Traumatic Brain & Spinal Cord Injury

Among the most severe physical wounds to be sustained and survived by combat veterans, Traumatic Brain Injuries (TBIs) and Spinal Cord Injuries (SCIs) are usually debilitating, long-term neurological conditions that can severely impact quality of life. Many individuals affected by these injuries become paralyzed or otherwise disabled, meaning that family members and caregivers may also live with the consequences of such an injury for many years. Collected here are resources for veterans and the families of veterans living with one or more of these conditions.

According to the Centers for Disease Control and Prevention, a Traumatic Brain Injury is "caused by a bump, blow or jolt to the head, or a penetrating head injury that disrupts the normal function of the brain." The potential for such an injury exists in civilian life as well as in military service, but the hazardous nature of combat operations leads to a higher incidence of these types of injuries among veterans. The severity of a TBI may range from “mild,” i.e., a brief change in mental status or consciousness to “severe,” i.e., an extended period of unconsciousness or amnesia after the injury.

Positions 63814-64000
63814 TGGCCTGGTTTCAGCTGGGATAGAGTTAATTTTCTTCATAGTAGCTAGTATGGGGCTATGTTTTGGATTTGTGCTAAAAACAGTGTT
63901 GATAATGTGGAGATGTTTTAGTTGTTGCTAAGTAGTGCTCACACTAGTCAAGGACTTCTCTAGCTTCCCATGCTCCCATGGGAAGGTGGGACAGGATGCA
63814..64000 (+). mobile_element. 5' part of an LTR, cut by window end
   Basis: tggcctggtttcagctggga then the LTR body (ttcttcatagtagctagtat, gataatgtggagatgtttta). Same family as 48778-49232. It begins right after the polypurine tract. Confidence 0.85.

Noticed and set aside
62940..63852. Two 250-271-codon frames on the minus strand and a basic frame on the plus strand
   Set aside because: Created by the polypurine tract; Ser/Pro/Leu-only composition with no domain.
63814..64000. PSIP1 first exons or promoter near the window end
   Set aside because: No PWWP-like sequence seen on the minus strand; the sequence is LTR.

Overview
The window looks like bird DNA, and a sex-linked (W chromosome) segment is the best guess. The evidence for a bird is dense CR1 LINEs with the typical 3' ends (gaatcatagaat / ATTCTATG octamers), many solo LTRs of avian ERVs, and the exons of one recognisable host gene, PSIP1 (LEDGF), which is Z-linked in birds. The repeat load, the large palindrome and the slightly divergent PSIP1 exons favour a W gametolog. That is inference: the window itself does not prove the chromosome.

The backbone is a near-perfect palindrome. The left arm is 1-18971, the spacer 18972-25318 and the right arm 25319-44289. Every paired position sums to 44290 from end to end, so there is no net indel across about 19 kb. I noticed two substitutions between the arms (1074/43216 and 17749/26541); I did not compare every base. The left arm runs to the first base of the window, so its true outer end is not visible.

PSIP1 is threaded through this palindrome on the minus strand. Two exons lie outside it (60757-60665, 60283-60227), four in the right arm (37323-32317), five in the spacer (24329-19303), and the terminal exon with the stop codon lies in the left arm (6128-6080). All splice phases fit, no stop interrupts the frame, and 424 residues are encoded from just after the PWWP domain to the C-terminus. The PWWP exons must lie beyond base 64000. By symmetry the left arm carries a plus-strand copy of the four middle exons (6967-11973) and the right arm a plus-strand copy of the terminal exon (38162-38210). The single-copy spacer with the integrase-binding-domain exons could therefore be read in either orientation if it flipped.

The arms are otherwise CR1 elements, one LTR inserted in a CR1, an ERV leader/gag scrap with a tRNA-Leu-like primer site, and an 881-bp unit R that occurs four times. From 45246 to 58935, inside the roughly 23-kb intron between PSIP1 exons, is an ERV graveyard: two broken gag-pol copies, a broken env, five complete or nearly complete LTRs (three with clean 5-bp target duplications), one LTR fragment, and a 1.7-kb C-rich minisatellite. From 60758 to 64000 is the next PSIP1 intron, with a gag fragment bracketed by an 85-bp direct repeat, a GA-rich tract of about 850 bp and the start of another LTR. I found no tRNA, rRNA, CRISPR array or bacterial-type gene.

Similarly, combat veterans are at greater risk for Traumatic Spinal Cord Injuries related to damage sustained to the spinal column or its vertebrae. "Traumatic injury to the spinal cord can result in neurologic impairments in any body system controlled by the affected nerves, including musculoskeletal (resulting in incomplete or complete paraplegia or tetraplegia), respiratory,urinary, or gastrointestinal. Long-term complications from SCI also include any psychological side effects, such as depression and anxiety."